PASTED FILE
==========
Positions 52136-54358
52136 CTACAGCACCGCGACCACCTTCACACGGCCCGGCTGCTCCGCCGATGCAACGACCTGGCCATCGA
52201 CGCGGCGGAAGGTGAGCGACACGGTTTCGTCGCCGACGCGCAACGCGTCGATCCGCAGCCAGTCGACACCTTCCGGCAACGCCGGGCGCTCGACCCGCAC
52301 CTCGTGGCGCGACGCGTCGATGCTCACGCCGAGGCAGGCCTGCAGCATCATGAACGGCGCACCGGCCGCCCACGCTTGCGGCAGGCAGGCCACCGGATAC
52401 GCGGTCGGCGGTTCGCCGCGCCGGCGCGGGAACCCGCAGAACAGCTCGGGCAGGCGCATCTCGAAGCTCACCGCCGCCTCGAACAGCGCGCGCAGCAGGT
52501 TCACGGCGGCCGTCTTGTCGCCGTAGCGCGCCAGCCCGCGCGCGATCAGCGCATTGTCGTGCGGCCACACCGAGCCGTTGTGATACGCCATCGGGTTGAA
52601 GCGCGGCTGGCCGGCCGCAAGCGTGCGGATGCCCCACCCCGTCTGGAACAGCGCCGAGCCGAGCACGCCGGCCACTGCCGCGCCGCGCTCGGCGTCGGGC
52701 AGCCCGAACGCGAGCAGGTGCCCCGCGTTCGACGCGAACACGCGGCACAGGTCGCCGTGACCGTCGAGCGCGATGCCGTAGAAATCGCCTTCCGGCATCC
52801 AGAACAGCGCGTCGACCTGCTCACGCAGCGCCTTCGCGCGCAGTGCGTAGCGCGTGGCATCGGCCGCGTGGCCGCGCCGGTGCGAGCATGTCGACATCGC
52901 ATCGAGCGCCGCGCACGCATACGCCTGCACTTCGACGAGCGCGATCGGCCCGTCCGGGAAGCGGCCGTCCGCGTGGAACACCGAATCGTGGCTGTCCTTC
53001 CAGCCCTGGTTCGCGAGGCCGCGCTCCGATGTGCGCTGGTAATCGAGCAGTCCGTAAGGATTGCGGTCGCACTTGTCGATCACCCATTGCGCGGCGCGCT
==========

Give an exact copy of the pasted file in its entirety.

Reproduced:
Positions 52136-54358
52136 CTACAGCACCGCGACCACCTTCACACGGCCCGGCTGCTCCGCCGATGCAACGACCTGGCCATCGA
52201 CGCGGCGGAAGGTGAGCGACACGGTTTCGTCGCCGACGCGCAACGCGTCGATCCGCAGCCAGTCGACACCTTCCGGCAACGCCGGGCGCTCGACCCGCAC
52301 CTCGTGGCGCGACGCGTCGATGCTCACGCCGAGGCAGGCCTGCAGCATCATGAACGGCGCACCGGCCGCCCACGCTTGCGGCAGGCAGGCCACCGGATAC
52401 GCGGTCGGCGGTTCGCCGCGCCGGCGCGGGAACCCGCAGAACAGCTCGGGCAGGCGCATCTCGAAGCTCACCGCCGCCTCGAACAGCGCGCGCAGCAGGT
52501 TCACGGCGGCCGTCTTGTCGCCGTAGCGCGCCAGCCCGCGCGCGATCAGCGCATTGTCGTGCGGCCACACCGAGCCGTTGTGATACGCCATCGGGTTGAA
52601 GCGCGGCTGGCCGGCCGCAAGCGTGCGGATGCCCCACCCCGTCTGGAACAGCGCCGAGCCGAGCACGCCGGCCACTGCCGCGCCGCGCTCGGCGTCGGGC
52701 AGCCCGAACGCGAGCAGGTGCCCCGCGTTCGACGCGAACACGCGGCACAGGTCGCCGTGACCGTCGAGCGCGATGCCGTAGAAATCGCCTTCCGGCATCC
52801 AGAACAGCGCGTCGACCTGCTCACGCAGCGCCTTCGCGCGCAGTGCGTAGCGCGTGGCATCGGCCGCGTGGCCGCGCCGGTGCGAGCATGTCGACATCGC
52901 ATCGAGCGCCGCGCACGCATACGCCTGCACTTCGACGAGCGCGATCGGCCCGTCCGGGAAGCGGCCGTCCGCGTGGAACACCGAATCGTGGCTGTCCTTC
53001 CAGCCCTGGTTCGCGAGGCCGCGCTCCGATGTGCGCTGGTAATCGAGCAGTCCGTAAGGATTGCGGTCGCACTTGTCGATCACCCATTGCGCGGCGCGCT